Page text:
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In the DRC, a Mother Helps a Village Fight Polio
Rachel and her family live in the Democratic Republic of Congo (DRC), where fighting among rebel groups has destroyed schools, villages and health centers. In Rachel's home province, Tanganyika, health coverage is so limited that when polio struck her village, UNICEF mobilized to get oral polio vaccines to the region — and convince parents that the vaccines were safe.
“We always thought that the health workers were lying to us," explains Rachel.
But when Rachel heard that her children's friend Justin had been paralyzed by polio, she realized she needed to do her part to protect the village children before they got sick.
"Justin was paralyzed and his parents suffered," says Rachel, who subsequently had all her children immunized in the UNICEF-supported vaccination campaign. "I’m going to ask everyone who lives around me to vaccinate all of their children so that they too aren’t infected."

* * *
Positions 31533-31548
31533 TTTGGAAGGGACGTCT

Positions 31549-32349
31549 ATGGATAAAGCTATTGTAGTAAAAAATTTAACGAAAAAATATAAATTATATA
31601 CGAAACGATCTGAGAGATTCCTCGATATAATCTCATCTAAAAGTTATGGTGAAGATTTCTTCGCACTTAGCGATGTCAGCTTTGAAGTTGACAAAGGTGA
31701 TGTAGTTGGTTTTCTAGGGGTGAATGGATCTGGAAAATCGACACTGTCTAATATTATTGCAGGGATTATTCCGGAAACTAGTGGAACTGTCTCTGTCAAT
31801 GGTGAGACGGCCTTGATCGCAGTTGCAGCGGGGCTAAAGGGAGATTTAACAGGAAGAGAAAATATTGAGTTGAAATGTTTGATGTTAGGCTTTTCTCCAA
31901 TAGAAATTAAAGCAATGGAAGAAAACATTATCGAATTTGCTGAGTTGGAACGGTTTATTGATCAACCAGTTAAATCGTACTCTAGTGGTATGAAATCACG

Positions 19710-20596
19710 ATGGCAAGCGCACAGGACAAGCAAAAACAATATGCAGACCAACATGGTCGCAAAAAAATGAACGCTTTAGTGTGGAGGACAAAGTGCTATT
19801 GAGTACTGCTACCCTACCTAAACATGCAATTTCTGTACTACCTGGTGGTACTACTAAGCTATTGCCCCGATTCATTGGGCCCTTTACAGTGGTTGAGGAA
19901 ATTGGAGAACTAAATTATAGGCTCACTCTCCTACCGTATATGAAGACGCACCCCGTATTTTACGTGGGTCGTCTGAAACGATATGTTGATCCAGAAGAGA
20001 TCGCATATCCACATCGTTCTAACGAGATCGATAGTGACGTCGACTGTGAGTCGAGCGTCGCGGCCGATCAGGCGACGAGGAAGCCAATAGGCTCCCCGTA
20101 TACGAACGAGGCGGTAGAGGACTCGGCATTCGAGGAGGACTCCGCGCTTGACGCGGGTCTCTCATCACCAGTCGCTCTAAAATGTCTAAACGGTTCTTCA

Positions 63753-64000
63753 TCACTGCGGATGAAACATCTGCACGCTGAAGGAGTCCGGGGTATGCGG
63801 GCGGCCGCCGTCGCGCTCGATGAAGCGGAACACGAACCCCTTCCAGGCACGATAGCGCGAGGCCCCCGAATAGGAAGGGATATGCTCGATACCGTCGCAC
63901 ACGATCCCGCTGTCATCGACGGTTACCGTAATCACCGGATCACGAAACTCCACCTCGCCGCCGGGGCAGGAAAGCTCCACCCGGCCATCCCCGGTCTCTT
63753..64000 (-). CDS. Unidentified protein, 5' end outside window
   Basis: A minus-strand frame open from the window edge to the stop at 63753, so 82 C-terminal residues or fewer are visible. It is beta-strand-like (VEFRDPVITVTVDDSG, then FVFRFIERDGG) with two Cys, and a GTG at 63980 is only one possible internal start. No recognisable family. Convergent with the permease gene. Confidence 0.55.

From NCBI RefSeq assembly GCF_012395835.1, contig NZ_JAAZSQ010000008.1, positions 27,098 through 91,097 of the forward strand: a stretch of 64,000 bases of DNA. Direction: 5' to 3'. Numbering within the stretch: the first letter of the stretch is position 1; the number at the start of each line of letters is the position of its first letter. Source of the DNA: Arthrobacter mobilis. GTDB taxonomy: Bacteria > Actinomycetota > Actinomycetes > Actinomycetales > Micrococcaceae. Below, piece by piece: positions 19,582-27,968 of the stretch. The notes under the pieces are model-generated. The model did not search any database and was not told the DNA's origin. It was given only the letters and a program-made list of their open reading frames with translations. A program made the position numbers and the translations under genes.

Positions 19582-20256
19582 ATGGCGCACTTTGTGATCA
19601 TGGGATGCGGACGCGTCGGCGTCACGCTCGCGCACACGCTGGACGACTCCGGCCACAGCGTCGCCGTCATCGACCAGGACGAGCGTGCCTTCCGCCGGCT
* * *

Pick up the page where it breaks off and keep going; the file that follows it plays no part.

The DRC polio outbreak began in 2017. Since then, UNICEF has helped vaccinate record numbers of children. In late 2018, 5.2 million children were immunized in seven provinces.
Globally, we are closer than ever before to eradicating this disease. This means a world in which every child would be safe from the paralysis the virus causes, and no family would ever have to bear the emotional and financial costs of the disease again. This would be only the second human disease in history that we’ve wiped off the face of the earth — a milestone that every member of the polio community, from health workers to donors and public health officials, will be a part of accomplishing.
Top photo: Mothers wait for their babies to be vaccinated against polio, measles and tuberculosis in the DRC, where health epidemics that vaccines can prevent are nevertheless a major concern. © UNICEF/UN0270027/Prinsloo